Rafael Palmeiro claims no steroid use

Rafael Palmeiro is sticking to his story that a tainted vitamin shot caused his failed drug test five years ago and hopes Hall of Fame voters will overlook the mistake and honor him for his 3,020 hits and 569 homers.

A week before the Baseball Writers Association of America announces its inductees to baseball's Hall of Fame, Palmeiro told SI.com in a phone interview posted Wednesday that he never used performance-enhancing drugs in his 20-year career. As he asserted in 2005 after he was suspended for failing a test, Palmeiro again insisted the anabolic steroid was in a B-12 vial given to him by Baltimore Orioles teammate Miguel Tejada.

"I was telling the truth then, and I am telling the truth now," Palmeiro said. "I don't know what else I can say. I have never taken steroids. For people who think I took steroids intentionally, I'm never going to convince them. But I hope the voters judge my career fairly and don't look at one mistake."

One of only four players in big league history with 500 homers and 3,000 hits, Palmeiro's once-certain election to the Hall is in jeopardy. Baseball voters four times have denied Mark McGwire, 10th on the career list with 583 homers, and his election seems unlikely -- McGwire received only 23.7 percent of the vote last year and 75 percent is needed.

"I never played for the Hall of Fame," Palmeiro, a four-time All-Star and three-time Gold Glove first baseman, told SI.com on Tuesday. "I only played to win and have fun. But, yes, now the Hall of Fame is important to me. Why wouldn't I want to be there? It would mean more than anything to me. I hope they don't hold me out for one mistake at the end of my career."

Perhaps the most memorable moment Palmeiro's career came when he boldly wagged his finger during a congressional hearing in March 2005, saying, "I have never used steroids. Period."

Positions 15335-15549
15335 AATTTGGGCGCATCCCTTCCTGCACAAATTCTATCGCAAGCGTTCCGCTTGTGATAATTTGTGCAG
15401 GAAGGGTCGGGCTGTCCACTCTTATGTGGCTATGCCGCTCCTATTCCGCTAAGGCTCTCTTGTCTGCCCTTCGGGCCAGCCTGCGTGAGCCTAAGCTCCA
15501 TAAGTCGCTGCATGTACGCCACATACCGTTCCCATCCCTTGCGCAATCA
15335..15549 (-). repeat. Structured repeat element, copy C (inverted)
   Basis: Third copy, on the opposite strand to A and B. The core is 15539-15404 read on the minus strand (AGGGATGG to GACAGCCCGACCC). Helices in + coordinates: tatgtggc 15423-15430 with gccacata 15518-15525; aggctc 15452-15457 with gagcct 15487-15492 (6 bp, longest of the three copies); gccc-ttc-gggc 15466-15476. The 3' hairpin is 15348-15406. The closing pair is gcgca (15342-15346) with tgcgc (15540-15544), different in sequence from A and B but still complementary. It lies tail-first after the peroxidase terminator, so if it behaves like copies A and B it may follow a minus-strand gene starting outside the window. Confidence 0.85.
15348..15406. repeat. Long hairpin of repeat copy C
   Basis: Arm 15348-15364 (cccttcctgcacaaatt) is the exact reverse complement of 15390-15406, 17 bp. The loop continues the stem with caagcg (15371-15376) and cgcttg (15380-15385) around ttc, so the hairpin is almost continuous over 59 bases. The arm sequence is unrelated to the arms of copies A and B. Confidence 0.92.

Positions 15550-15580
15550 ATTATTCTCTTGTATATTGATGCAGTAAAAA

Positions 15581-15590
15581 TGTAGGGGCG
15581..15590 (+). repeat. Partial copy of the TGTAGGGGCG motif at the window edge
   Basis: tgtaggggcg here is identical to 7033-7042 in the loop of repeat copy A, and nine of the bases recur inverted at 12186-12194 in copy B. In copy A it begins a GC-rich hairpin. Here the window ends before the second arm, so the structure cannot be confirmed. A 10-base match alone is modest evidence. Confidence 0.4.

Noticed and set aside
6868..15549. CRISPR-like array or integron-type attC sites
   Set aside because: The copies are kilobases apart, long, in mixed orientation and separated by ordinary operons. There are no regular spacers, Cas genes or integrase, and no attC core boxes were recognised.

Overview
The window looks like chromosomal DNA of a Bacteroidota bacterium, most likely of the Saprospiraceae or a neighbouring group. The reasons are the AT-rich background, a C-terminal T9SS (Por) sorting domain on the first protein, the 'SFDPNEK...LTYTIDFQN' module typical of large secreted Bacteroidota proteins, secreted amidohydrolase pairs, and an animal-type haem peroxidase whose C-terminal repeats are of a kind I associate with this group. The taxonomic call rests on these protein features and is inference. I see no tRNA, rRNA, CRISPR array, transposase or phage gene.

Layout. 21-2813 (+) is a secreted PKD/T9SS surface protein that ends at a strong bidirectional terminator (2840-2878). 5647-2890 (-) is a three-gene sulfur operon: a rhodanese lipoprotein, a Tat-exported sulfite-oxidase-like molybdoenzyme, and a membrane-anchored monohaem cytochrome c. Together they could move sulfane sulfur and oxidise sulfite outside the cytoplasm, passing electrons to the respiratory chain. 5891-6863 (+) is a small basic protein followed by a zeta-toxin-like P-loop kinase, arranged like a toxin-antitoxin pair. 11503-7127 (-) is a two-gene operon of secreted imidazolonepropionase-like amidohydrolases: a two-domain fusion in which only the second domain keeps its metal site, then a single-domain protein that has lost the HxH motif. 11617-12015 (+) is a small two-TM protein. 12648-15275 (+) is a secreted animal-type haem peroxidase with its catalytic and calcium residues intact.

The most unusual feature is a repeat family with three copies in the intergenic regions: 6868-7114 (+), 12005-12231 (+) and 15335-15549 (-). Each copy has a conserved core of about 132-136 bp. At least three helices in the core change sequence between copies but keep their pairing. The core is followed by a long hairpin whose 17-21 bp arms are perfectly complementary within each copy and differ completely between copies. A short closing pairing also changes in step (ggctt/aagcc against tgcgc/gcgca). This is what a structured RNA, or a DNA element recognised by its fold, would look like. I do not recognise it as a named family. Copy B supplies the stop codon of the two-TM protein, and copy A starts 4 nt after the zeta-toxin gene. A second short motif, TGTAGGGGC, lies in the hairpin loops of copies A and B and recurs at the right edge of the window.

That July he got his 3,000th hit, and three weeks later it was announced he tested positive for steroids and was suspended 10 games.

Considering the elite statistics and the late period of his career, Palmeiro told the website he doesn't understand why people don't believe him.

"I don't want to take anything for granted, but there was a legitimate chance that I was going to get 3,000," Palmeiro said Tuesday. "I had no motivation to take steroids because I was at the end of my career."

A few days before Major League Baseball made the failed test public, Palmeiro called President George W. Bush at the White House -- Bush was a former owner of the Texas Rangers, one of Palmeiro's teams along with the Chicago Cubs and Orioles.

"I had a number for him, and it was a very difficult call to make because he had been so supportive of me," Palmeiro told SI.com. "I didn't want him to read about it in the newspaper or hear it on television.

"He's always given me good advice, and that day he told me that he was behind me. He told me to just tell the truth and let the chips fall where they may," Palmeiro recalled. "He told me to tell the truth and stick with it."